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Availability Over Location: Housing Market Shifts Focus

Buying a house in 2018 has become steadily more intricate with consistent declines in availability and continued price increases, according to an analysis by Realtor.com that identified a shift in buyer activity. The report analyzed thousands of views to Realtor.com’s website covering the 100 largest metropolitan areas in the fourth quarter of 2017 compared to 2016 and identified a major trend: affordability and availability over location.

The analysis primarily focused on a metro’s inbound to outbound ratio, which was defined as the ratio of views to that metro from other metros with notable interest from more expensive markets to less expensive nearby markets.

The report found shifting interests included demands for properties in smaller cities such as Bakersfield and Fresno as compared to their more expensive Californian counterparts such as San Francisco, Los Angeles, and Sacramento.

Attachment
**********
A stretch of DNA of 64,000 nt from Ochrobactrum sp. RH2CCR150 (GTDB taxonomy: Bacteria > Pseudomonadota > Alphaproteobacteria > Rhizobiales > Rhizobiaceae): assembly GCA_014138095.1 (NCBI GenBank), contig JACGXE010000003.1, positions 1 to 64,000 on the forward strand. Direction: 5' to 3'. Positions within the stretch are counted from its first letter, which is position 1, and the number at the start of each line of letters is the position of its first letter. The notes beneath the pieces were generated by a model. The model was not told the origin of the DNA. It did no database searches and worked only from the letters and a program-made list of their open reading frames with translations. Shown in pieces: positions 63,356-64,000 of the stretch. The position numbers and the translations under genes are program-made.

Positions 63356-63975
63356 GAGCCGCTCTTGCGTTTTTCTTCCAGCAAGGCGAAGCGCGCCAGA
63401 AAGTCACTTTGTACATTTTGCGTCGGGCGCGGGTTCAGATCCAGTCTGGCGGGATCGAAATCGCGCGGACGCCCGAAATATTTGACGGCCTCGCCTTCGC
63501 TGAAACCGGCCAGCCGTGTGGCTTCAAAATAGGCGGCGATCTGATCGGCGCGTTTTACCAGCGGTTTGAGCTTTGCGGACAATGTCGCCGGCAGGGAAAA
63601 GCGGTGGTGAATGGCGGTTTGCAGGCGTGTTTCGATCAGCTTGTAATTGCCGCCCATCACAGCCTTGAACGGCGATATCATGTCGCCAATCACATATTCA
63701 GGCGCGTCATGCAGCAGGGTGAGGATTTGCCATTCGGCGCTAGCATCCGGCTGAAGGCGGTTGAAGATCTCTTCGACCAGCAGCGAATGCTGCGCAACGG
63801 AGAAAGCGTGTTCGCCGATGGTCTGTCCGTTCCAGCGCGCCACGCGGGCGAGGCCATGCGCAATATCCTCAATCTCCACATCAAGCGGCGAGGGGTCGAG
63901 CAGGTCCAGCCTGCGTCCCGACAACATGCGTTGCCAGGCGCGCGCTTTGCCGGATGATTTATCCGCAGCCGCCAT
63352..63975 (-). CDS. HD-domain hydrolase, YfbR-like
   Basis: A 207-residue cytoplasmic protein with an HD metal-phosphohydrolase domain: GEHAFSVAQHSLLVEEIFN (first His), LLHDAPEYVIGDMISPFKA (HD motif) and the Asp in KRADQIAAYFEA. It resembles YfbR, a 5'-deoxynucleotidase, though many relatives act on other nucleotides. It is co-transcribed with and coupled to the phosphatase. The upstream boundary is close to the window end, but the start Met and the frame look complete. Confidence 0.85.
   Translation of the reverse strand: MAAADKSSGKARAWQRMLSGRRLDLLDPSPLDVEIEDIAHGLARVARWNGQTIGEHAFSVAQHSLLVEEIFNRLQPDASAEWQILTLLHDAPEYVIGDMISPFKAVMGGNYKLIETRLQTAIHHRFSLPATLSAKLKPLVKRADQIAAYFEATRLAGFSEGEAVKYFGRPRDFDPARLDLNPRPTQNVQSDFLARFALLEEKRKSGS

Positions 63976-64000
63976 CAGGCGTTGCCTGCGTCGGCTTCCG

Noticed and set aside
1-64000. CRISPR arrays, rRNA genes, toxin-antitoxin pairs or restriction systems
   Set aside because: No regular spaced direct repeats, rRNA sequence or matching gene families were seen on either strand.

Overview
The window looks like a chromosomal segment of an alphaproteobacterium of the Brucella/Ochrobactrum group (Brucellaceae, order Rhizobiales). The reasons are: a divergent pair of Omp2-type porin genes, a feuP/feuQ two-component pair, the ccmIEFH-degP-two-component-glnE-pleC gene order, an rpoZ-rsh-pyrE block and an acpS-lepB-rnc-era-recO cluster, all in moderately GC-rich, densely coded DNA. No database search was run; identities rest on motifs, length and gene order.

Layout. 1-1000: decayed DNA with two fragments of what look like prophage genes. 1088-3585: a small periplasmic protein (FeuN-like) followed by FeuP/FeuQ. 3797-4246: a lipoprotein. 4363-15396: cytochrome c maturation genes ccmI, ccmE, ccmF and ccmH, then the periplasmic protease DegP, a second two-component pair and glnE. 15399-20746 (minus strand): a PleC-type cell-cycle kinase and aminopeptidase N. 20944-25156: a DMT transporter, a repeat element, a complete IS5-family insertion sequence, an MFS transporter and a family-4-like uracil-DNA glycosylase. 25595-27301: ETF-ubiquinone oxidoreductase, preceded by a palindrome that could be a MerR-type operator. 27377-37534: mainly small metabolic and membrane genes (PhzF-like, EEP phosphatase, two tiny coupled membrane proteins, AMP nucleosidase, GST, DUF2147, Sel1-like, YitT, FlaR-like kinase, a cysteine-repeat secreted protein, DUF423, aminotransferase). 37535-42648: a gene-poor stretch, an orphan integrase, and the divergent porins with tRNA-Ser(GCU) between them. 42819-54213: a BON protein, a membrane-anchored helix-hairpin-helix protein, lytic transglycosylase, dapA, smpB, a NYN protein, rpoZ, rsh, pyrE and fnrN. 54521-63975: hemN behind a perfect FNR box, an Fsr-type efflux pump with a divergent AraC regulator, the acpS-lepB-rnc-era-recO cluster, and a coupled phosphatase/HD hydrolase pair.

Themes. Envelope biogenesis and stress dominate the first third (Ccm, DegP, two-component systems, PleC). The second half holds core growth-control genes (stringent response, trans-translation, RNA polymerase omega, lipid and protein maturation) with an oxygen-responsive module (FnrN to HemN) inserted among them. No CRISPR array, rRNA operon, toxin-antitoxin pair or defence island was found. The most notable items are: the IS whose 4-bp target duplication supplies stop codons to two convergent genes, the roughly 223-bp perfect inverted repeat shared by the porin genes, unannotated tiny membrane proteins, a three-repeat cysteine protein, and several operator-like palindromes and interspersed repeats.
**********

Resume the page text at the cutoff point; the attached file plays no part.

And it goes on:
On average the metropolitan areas with the most inbound views had a median listing price of $291,000 compared to the $521,000 of areas such as San Francisco, New York, Washington, D.C., and Seattle.

Home buyers instead focused their searches on more affordable locations outside of major metropolitan areas where markets with the highest overall interest were more affordable, had higher expected employment growth, and more available inventory than the markets they receive their inbound views from, the report noted.

Another contributing factor in this shift was the significantly lower inventory available for buyers in these major metros.

“This low inventory availability, coupled with unaffordability and only average employment performance, could explain why these markets are seeing a lower ratio of inbound views to outbound views,” said Sabrina Speianu, Economic Research Analysist for Realtor.com and the writer of this report. “The markets with the highest overall inbound to outbound ratios are more affordable, have higher expected employment growth, and more available inventory than the markets they receive their inbound views from.”

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